Categories: Business and Industry, Civil War and Reconstruction, Disaster, Hartford, Health and Medicine
Today in History – Fales & Gray Explosion Underscores Need for a Hartford Hospital
At 2 pm on March 2, 1854, the power of steam incorrectly managed and harnessed wreaked havoc at the railroad-car factory Fales & Gray Car Works in Hartford. The explosion destroyed the blacksmith shop and engine room and badly damaged the main building. On March 3, 1854, The New York Times reported that Fales & Gray employed 300 people; a third of them were working in the part of the factory impacted by the blast. “The explosion was most terrific—breaking the timbers of the building, powerful machinery… and prostrating the walls of the building for a hundred feet in length.” Workmen were buried in the rubble when the roof and walls caved in. Sixteen workers were killed, and “a great many” injured. The cause was a new 50-horse-power boiler that had been in operation for about a month. The power of the blast killed the boiler’s engineer, John McCuen, whose arm was found “at some distance from the body.” Other victims were “horribly mutilated, and in some instances the bodies could scarcely be recognized.”
Ellsworth Grant, in Connecticut Disasters, relates that on the morning after the disaster, a jury inspected the site and the remains of the boiler and convened an investigation, hearing six days of testimony from workers, managers, and the boiler manufacturer. The investigation pointed to McCuen’s carelessness, which resulted in a dangerously low water level and abnormally high steam pressure. The company was also faulted for not locating the boiler room away from the employees in a separate building. It would be another 10 years, however, before the state enacted a boiler inspection law.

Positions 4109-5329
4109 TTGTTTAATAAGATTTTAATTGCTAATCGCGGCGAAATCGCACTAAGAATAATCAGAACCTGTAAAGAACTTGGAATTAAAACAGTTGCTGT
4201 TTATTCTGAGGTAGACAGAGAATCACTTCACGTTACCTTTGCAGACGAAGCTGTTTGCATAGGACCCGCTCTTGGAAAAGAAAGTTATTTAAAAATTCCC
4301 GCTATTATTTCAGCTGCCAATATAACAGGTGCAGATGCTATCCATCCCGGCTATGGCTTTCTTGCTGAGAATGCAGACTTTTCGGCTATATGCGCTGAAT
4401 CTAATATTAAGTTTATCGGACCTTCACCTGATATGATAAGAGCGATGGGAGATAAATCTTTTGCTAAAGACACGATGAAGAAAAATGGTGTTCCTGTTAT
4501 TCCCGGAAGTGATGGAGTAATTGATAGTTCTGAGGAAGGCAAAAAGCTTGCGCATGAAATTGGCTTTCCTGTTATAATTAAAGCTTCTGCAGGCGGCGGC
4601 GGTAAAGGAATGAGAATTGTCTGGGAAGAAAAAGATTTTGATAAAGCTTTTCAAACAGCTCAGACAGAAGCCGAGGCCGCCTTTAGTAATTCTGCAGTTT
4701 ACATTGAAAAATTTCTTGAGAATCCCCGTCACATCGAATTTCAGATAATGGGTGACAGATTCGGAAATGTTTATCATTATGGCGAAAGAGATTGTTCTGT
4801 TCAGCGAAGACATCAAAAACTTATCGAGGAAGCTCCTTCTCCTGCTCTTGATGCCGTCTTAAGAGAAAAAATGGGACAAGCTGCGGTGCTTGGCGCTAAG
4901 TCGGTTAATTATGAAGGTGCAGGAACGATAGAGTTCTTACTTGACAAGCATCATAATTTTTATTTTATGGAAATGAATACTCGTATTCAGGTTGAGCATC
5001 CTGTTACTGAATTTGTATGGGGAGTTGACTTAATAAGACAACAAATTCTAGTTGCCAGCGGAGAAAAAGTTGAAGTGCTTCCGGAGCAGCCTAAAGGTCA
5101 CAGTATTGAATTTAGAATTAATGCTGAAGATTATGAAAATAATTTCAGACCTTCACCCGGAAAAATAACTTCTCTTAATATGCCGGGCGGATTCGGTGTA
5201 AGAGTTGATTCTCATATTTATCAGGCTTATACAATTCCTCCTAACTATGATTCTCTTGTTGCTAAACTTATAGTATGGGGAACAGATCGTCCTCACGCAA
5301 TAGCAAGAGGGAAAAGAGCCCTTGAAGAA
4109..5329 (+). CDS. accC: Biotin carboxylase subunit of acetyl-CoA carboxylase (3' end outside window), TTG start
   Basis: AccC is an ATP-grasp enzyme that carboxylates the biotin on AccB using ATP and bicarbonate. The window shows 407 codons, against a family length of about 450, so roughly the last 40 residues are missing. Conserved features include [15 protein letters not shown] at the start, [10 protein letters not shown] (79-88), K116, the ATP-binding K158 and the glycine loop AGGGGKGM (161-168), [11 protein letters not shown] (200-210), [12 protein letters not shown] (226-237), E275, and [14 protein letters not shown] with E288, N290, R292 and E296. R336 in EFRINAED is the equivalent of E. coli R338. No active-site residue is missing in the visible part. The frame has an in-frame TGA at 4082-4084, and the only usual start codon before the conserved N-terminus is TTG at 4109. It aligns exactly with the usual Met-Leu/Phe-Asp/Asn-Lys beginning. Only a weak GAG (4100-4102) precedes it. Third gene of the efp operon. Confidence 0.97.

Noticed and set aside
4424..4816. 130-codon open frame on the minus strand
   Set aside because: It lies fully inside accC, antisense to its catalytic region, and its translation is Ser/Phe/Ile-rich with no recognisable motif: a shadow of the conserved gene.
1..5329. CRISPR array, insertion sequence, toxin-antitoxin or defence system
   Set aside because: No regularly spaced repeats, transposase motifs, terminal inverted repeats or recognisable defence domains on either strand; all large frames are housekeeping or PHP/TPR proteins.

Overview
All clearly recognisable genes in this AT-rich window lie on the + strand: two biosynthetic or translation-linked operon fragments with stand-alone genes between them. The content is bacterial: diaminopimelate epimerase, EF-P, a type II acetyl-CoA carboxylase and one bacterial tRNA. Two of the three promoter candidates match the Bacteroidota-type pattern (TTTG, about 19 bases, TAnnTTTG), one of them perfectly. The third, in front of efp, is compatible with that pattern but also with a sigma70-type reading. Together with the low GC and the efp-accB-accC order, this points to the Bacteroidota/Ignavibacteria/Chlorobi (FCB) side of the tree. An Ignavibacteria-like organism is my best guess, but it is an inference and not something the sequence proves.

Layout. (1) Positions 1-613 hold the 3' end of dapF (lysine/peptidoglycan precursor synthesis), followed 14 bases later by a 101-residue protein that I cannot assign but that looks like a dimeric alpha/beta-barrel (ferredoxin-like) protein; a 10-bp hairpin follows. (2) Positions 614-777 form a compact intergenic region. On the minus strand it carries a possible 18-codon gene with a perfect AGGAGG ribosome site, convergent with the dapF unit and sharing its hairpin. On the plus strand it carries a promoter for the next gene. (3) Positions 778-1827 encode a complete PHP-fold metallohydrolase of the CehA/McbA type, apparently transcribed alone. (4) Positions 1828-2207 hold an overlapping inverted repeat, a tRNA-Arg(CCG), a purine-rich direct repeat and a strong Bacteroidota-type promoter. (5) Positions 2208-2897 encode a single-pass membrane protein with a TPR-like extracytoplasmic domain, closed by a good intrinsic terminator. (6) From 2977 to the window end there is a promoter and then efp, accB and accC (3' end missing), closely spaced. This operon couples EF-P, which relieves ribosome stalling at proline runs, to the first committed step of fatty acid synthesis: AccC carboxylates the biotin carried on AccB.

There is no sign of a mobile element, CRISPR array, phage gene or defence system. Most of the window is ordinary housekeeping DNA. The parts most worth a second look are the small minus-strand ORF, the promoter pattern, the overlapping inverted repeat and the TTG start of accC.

On the evening after the explosion, a broadside (a copy of which is in the collection of the Connecticut Historical Society) announced a citywide meeting “for the purpose of appointing a committee to raise and distribute funds for the alleviation of the wants of widows and orphans made by the late sad catastrophe.” City leaders were also moved to establish the city’s first hospital, as the lack of facilities to treat the volume and seriousness of the injuries could no longer be ignored. Hartford Hospital was established within months.
Contributed by Emma Demar, a Connecticut Explored intern and Trinity College student in 2011, and Elizabeth Normen, the magazine’s publisher.
© Connecticut Explored. All rights reserved. This passage originally appeared as part of the article “What a Disaster!” in Connecticut Explored (formerly Hog River Journal) Vol. 9/ No. 4, Fall 2011.